Mainland Sea Caves - Winter Conditions
Follow this link for information on winter conditions at the mainland sea caves: what to wear, what to bring, how to get there, and things you should know. More »
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Gaylord Nelson Wilderness
"Away, away, from men and towns,
Percy Bysshe Shelley, (1792-1822)
New Apostle Islands Wilderness Honors Former Wisconsin Senator
Designation Guarantees Access and Ensures NPS Area Will Retain its Present Character
With the stroke of a pen, on December 8, 2004, President George W. Bush approved legislation designating 80% of the land area of Wisconsin's Apostle Islands National Lakeshore as federally protected wilderness. The new wilderness area - Wisconsin's largest by far - honors the late former Governor and U.S. Senator, Gaylord Nelson. This new addition to the National Wilderness Preservation System will be known as the Gaylord Nelson Wilderness. The designation guarantees that the present management style of Apostle Islands National Lakeshore will be maintained in the future - emphasizing continued motorized boat access to the mostly-wild islands, but no motorized travel on the islands themselves.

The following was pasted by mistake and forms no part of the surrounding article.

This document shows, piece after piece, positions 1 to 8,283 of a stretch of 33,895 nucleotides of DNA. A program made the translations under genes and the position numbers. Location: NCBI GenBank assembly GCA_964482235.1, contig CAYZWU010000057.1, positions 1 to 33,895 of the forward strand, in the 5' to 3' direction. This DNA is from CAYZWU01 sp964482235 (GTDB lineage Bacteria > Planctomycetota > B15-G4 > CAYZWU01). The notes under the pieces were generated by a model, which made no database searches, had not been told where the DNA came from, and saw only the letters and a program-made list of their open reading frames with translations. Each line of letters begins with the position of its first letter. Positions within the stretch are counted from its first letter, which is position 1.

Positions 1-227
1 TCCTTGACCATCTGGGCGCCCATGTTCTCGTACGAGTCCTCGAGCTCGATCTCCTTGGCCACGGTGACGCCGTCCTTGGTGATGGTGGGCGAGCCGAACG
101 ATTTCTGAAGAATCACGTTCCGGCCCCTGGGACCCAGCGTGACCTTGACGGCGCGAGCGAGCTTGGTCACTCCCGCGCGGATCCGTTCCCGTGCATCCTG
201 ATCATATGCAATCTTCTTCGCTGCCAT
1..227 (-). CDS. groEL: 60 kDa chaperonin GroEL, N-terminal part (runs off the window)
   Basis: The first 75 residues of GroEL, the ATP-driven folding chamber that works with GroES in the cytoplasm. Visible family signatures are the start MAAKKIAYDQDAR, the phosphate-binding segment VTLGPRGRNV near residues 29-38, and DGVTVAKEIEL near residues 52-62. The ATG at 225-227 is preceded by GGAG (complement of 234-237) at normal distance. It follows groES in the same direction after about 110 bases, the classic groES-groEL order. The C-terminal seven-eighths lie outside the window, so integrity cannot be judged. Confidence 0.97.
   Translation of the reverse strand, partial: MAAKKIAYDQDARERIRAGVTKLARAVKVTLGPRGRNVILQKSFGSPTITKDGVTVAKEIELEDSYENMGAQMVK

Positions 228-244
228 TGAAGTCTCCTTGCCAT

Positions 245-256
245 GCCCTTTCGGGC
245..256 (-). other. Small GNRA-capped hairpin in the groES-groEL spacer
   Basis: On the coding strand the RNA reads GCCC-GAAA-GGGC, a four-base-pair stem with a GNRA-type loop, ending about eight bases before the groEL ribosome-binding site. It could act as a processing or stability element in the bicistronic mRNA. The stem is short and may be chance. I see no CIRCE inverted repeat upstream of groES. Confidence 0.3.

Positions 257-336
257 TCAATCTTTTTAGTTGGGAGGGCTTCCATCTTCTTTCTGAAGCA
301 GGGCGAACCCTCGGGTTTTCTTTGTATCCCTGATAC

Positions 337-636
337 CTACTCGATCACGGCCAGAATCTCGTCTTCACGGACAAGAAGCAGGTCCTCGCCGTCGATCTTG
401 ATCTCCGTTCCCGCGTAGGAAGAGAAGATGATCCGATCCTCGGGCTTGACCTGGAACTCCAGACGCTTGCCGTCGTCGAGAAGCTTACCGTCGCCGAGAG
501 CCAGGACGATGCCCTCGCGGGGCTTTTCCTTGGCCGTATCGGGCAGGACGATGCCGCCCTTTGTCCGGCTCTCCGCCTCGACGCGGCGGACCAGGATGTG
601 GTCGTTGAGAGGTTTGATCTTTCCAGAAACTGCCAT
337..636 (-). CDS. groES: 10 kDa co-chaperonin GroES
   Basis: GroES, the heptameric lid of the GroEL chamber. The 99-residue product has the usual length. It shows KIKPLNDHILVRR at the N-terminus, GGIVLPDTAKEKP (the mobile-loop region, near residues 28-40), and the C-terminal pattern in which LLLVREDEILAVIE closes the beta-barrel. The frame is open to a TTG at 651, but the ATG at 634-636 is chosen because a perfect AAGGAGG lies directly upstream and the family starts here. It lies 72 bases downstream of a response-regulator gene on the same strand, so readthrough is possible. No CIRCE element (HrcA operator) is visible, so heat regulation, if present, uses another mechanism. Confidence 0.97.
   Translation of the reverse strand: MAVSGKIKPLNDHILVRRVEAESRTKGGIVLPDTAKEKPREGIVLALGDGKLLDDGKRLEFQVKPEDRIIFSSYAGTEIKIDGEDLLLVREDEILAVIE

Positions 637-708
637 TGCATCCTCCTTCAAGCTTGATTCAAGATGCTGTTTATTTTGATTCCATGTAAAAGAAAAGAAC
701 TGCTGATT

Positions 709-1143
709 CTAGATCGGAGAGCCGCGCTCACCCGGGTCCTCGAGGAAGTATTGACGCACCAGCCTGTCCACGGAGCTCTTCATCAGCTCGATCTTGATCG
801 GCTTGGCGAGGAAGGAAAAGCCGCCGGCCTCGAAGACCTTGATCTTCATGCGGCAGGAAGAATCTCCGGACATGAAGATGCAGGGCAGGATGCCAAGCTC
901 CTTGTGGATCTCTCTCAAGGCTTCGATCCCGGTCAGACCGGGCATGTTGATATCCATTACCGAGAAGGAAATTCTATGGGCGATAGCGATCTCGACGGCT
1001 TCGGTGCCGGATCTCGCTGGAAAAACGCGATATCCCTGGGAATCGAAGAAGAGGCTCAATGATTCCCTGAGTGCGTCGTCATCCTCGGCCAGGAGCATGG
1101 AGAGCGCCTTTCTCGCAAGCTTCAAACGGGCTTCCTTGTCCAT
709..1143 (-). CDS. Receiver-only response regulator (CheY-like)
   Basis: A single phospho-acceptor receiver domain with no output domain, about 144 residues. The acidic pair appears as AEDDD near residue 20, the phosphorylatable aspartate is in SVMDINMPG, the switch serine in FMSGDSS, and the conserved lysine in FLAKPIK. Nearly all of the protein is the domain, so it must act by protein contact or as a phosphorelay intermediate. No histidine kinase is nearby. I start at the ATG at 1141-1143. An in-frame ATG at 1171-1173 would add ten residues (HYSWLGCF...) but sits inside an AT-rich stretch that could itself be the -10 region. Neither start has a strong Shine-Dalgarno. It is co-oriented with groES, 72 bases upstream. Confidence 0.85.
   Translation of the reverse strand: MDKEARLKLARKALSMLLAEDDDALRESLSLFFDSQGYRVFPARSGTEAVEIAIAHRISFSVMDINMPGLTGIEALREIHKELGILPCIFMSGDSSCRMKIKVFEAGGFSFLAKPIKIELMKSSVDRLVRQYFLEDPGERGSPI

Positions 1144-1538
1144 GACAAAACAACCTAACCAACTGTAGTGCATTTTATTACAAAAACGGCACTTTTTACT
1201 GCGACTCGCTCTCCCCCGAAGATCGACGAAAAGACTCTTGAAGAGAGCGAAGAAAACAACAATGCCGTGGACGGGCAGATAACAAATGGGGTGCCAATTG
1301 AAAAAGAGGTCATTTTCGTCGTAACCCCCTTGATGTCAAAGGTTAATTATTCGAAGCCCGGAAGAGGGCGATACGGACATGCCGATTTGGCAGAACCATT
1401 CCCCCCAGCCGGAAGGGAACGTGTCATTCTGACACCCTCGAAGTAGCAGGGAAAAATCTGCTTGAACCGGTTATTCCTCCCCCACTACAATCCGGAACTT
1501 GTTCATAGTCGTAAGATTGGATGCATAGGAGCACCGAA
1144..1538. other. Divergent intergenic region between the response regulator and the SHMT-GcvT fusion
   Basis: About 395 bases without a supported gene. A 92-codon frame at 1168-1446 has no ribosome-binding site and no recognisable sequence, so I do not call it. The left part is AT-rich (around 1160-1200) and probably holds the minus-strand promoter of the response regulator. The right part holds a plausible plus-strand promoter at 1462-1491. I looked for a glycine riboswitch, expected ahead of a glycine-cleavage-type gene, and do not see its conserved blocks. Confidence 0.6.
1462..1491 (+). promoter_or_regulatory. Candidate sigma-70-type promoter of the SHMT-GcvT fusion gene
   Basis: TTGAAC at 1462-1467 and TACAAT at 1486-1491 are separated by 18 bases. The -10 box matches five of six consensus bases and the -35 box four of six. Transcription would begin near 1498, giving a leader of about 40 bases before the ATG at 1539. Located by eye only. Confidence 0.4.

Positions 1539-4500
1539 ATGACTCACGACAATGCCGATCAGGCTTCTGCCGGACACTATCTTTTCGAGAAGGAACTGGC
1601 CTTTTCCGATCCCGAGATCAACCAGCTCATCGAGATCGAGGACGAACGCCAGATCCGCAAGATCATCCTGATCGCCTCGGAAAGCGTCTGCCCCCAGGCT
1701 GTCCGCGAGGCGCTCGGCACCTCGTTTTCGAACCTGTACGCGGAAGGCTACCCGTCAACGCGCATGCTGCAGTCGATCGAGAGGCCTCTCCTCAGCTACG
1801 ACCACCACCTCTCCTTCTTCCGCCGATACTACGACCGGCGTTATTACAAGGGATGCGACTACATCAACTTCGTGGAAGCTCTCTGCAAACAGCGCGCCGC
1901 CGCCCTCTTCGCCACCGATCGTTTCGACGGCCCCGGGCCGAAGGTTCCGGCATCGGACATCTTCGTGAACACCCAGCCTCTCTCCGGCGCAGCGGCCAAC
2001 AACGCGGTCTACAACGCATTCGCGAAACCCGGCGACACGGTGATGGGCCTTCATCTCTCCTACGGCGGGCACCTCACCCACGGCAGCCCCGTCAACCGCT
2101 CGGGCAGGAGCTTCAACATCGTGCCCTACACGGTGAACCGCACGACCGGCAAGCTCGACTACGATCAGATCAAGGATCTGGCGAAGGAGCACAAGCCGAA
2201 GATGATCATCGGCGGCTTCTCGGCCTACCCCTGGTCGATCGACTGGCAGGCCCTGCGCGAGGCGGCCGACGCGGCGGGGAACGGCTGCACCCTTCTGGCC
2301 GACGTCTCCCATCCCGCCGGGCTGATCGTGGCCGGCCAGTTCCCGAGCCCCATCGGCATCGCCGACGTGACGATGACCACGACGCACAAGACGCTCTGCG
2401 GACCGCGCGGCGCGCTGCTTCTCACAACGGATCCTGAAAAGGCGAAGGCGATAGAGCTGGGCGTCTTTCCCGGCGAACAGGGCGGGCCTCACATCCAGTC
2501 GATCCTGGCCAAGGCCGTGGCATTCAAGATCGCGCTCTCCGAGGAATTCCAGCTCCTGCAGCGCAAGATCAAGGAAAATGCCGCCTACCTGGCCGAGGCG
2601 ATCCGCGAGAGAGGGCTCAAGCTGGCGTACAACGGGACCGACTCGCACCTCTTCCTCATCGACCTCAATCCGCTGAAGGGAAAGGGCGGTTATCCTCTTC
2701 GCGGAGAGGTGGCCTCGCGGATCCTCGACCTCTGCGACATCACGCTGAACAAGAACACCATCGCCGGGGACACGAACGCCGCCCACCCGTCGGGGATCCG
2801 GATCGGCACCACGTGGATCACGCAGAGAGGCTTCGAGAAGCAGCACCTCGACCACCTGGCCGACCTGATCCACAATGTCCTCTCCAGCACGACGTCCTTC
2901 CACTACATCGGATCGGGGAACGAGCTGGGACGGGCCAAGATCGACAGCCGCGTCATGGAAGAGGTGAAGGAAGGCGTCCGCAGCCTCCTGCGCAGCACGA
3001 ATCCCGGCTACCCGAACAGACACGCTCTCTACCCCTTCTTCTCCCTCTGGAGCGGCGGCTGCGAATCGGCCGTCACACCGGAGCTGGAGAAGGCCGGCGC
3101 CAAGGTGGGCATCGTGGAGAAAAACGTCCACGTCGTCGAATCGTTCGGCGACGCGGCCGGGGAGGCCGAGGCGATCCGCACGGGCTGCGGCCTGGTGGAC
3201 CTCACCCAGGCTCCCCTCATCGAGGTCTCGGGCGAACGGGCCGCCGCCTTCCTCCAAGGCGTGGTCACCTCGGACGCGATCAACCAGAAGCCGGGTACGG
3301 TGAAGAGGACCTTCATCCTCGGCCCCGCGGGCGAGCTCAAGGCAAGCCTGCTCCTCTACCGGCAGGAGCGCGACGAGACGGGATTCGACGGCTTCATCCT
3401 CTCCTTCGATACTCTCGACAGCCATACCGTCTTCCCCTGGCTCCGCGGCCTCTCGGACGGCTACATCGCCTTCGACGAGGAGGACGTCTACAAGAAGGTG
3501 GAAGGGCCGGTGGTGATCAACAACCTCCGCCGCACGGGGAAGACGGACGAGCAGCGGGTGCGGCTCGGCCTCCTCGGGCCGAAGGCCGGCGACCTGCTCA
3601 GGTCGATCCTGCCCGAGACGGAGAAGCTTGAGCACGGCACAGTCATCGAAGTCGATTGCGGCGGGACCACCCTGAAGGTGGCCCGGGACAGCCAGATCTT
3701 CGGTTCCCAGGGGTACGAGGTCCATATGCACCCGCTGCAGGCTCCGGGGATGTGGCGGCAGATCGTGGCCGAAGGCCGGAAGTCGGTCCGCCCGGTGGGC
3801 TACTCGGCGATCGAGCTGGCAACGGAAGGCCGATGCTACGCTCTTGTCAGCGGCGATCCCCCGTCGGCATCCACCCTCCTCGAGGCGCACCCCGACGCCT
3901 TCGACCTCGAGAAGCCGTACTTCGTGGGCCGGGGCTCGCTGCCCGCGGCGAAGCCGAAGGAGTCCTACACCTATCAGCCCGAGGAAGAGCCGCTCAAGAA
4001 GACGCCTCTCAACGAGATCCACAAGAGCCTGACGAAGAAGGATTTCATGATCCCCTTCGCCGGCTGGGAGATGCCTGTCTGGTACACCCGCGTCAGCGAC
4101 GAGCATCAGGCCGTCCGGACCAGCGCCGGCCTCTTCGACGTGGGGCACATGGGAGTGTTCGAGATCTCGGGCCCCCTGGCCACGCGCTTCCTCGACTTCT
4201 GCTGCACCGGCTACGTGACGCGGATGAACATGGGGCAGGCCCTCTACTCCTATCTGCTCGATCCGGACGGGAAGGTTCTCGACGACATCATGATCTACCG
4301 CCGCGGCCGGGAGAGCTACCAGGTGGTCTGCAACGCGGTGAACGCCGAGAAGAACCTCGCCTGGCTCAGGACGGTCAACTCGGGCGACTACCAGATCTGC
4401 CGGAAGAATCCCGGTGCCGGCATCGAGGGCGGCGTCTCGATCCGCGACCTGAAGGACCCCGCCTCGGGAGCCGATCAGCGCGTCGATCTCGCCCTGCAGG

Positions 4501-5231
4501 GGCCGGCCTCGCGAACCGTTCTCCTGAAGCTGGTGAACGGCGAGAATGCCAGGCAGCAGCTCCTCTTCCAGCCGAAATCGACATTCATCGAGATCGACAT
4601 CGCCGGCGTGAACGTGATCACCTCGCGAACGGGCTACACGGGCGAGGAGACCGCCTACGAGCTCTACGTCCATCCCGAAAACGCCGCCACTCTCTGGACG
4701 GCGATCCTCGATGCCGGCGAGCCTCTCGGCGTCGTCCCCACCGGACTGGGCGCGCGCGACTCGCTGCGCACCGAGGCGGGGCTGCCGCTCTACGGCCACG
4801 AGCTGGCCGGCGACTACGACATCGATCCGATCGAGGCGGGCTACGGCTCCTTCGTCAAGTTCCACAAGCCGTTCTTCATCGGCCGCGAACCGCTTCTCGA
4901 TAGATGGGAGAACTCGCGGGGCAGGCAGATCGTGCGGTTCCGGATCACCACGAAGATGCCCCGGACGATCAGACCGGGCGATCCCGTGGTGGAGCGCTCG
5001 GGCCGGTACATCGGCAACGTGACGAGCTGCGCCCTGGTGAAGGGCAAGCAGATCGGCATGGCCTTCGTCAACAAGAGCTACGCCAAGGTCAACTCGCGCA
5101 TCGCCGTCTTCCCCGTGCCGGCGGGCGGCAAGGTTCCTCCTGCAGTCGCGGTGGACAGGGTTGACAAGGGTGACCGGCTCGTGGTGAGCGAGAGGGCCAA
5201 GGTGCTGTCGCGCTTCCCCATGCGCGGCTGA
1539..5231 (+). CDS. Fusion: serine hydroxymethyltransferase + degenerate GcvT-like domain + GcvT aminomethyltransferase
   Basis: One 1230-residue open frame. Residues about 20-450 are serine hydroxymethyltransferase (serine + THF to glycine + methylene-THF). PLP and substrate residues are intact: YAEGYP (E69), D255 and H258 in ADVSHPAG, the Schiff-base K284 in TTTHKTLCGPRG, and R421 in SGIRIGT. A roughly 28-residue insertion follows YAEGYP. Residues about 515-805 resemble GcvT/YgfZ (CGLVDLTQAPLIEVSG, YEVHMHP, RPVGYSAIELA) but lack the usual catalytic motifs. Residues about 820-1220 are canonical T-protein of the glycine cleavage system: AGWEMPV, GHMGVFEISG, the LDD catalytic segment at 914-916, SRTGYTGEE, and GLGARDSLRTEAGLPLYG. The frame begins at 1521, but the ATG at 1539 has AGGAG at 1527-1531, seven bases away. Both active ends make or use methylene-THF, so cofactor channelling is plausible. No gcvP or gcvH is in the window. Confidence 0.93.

"We're absolutely thrilled about this," said Apostle Islands National Lakeshore Superintendent Bob Krumenaker. "Senator Nelson was a visionary who fought long and hard to create the Apostle Islands National Lakeshore, and for decades he was a leading advocate for our nation's wilderness areas. It is entirely fitting that this new wilderness area be named for him."
The waters of Lake Superior within the National Lakeshore are not included in the wilderness area, nor are the lighthouses or other existing developed areas of the park. Sand, Basswood, and Long Islands were kept out of the wilderness boundary in their entirety, along with the park's 12-mile mainland strip.
Click for more information on Wilderness Law and Policy.
Did You Know?
Black bear populations on the islands have their ups and downs. Between 2002 and 2010 the bear population on Stockton Island fell from 26 to 13. More bears were found on Oak Island (18) than on Stockton, and the numbers on Sand Island almost doubled from 6 to 10 individuals during that time.